Learning and practicing blending, segmenting, and phoneme manipulation is essential for student reading. Let’s take a quick look at these reading and phonics skills — and how to practice them!
Blending is being able to push sounds together to build words. For example, /m/ /a/ /t/ = mat.
Segmenting is the ability to be able to pull apart individual sounds in words. For example: mat: /m/ /a/ /t/.
Phoneme manipulation means inserting and deleting sounds in words. Students need this skill to test alternatives for spellings that represent more than one sound.
Examples of manipulation include saying sat without the s or changing the middle sound in bat to make a new word, like bit.
Regular practice of these phonics skills helps students read. This practice may come in phonics or reading lessons. Even 10–15 minutes a day can make a difference. Students may get additional practice during classroom writing time as well. Students also benefit from home practice to help them review and consolidate what you’ve worked on in the classroom.
Some of my favorite activities for practicing blending, segmenting, and phoneme manipulation are:
- Eye Spy, Listen for Sounds — Simply say, “I see a ‘mug,’ what’s the first sound you hear in the word mug.” Hold the first sound to emphasize it to younger children. Think of short 3-letter words that have a consonant, vowel and consonant (CVC), such as sun, sat, sit, mat, man, map, log and nap. Then practice with middle or end sounds. For example, say, “I spy a mmmuuugg.” Students need to blend the sounds together to identify the word.
- Simon Says — Play the game in the usual way, but say some of the instruction words in broken down sounds so your students have to blend them to know what they need to do. For example, “Simon says t-a-p your l-e-g.” or “S-i-t down.”
- Say the Sounds — Collect objects that the children are familiar with in a bag. Choose objects with 3 phonemes (sounds) that are CVC words (examples: mug, sock, hat, duck, pen). One child chooses an item without showing it to the class. That child segments by saying the name of the object as separate sounds (/d/ /u/ /ck/). The other students practice blending the sounds together to guess the object.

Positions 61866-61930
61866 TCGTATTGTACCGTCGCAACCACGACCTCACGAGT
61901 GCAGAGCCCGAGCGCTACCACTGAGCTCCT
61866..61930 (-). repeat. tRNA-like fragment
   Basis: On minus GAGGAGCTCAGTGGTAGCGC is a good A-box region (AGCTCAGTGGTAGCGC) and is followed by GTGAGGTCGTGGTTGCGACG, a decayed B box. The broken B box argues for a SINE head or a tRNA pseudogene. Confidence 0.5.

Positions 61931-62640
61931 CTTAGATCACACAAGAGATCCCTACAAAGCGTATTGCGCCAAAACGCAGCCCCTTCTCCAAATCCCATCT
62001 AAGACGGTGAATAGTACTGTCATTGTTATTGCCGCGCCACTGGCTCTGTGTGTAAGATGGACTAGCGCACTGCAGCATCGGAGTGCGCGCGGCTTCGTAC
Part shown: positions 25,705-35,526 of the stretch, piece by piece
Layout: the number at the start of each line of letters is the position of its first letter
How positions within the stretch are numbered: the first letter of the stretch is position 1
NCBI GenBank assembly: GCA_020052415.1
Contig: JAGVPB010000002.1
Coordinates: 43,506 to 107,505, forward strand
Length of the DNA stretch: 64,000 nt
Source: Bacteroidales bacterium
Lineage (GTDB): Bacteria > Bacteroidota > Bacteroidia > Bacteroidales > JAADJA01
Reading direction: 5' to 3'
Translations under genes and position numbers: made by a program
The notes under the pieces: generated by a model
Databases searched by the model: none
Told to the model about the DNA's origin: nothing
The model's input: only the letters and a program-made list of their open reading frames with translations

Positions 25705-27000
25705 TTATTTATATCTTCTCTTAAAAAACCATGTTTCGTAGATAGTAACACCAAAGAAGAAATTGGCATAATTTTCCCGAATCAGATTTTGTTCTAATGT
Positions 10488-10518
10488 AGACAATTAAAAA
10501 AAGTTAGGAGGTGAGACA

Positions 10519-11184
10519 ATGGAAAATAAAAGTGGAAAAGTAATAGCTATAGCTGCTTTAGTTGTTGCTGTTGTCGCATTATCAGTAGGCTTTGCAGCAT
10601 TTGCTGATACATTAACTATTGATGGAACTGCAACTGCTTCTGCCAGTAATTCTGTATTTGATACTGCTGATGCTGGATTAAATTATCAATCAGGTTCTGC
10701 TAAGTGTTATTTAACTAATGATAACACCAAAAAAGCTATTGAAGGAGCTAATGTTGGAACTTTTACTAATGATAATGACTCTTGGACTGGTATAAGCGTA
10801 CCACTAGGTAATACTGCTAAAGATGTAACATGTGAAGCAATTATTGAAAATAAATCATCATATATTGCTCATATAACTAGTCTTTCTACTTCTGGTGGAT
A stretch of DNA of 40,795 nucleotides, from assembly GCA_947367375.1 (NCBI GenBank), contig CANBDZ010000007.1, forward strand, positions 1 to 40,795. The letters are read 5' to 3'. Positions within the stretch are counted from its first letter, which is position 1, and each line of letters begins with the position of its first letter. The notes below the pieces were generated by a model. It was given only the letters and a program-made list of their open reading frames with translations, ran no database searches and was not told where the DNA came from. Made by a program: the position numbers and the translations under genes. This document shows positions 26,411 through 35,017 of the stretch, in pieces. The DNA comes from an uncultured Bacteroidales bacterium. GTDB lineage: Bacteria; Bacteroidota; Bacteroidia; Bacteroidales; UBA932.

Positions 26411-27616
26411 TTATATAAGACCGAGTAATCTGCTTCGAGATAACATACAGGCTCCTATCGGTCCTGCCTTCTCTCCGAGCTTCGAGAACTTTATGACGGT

In addition, activities such as Tap It, Map It, Zap It, jumbled sentences, missing sound activity sheets, find the word, and fluency boards can help students with phonics skills and knowledge. And I have one more game to share with you.
Practice phonics skills with read and roll game
To play Read and Roll, students need a game board, counters and a playing die. The Read and Roll game board should focus on the specific kinds of words students are learning, such as CVC words or th digraph words.
Players take turns rolling the die and moving their counter. Players must read the word they land on aloud. Clear and correct pronunciation is important. The first one to the end wins.
Read and Roll games aren’t complex. That makes them perfect for a 10–15 minute daily practice. They are also infinitely adaptable. Simply choose words that are appropriate for your student’s level and what you are focusing on in class. You can even have students make their own game board. This gives them practice in writing words as well as speaking them.
I’ve put together Read and Roll Games – and many other phonics activities – in a Print & Go Phonics Homework pack. You can get a sample now—that’s two weeks of phonics home practice ready to print and send home with students.